Red-tailed squirrels, eating nuts at a viewing platform for tourists, Parque Nacional Volcán Poás, Cordillera Central, Costa Rica. (Photos copyright © by Kaj Halberg)




Sciurus griseus Western grey squirrel


The California grey is one of the most beautiful, and, next to the Douglas, the most interesting of our hairy neighbors. Compared with the Douglas, he is twice as big, but far less lively and influential as a worker in the woods, and he manages to make his way through leaves and branches with less stir than his small brother. I have never heard him bark at anything except our dogs. When in search of food, he glides silently from branch to branch, examining last year’s cones, to see whether some few seeds may not be left between the scales, or gleans fallen ones among the leaves on the ground, since none of the present season’s crop is yet available. His tail floats now behind him, now above him, level or gracefully curled like a wisp of cirrus cloud, every hair in its place, clean and shining and radiant as thistle-down in spite of rough, gummy work.”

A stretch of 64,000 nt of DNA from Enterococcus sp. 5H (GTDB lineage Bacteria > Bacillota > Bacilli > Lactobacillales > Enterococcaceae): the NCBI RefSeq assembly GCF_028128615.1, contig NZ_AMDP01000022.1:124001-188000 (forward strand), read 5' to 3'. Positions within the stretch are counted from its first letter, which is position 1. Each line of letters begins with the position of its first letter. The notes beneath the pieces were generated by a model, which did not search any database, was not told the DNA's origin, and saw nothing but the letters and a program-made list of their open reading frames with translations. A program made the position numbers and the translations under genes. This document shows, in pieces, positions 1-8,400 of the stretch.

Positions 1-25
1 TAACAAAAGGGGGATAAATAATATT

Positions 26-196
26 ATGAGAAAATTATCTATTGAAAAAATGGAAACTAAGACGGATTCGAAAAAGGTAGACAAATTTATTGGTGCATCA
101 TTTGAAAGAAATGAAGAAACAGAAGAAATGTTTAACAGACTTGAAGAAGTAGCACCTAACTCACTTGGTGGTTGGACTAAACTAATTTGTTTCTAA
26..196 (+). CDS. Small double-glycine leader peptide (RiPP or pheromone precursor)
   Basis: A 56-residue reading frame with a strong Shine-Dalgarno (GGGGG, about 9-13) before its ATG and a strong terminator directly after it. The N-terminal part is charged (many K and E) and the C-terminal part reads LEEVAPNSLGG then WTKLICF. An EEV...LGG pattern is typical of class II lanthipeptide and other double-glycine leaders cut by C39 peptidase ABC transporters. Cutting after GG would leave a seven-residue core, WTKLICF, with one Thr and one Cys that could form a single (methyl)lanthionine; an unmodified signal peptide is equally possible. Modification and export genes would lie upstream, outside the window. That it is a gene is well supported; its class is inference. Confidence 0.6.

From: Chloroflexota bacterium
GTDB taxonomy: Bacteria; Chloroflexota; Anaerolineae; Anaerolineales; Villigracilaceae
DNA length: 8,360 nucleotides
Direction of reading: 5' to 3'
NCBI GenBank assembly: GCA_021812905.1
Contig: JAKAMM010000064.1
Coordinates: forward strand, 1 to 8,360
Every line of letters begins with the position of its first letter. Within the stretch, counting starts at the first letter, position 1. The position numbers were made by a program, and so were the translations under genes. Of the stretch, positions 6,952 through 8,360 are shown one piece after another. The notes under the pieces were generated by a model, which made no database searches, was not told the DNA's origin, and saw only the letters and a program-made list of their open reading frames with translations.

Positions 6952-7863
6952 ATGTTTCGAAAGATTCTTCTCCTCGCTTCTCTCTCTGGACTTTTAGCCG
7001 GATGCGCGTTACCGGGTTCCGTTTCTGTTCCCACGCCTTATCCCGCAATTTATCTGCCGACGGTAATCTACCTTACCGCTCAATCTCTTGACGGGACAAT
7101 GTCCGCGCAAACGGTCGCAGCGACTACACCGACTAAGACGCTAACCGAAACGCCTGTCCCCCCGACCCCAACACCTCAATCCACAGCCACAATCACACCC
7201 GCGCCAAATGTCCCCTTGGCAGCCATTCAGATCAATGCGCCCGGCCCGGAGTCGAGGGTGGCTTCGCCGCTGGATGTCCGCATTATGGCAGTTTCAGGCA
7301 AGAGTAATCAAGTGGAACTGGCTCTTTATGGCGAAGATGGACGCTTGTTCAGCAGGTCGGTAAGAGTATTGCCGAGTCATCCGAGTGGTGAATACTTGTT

John Muir (1838-1914), Scottish-American writer and environmentalist, in his book My First Summer in the Sierra (1911).



This species, by some authorities called Hesperosciurus griseus, has a larger and bushier tail than the eastern grey squirrel (above). It is distributed in the Pacific States, from northern Washington southwards to southern California, just entering northern Baja California, Mexico.

The specific name is Latin, meaning ‘grey’.



Western grey squirrel, Yosemite National Park, California. (Photo copyright © by Kaj Halberg)




Sciurus niger Fox squirrel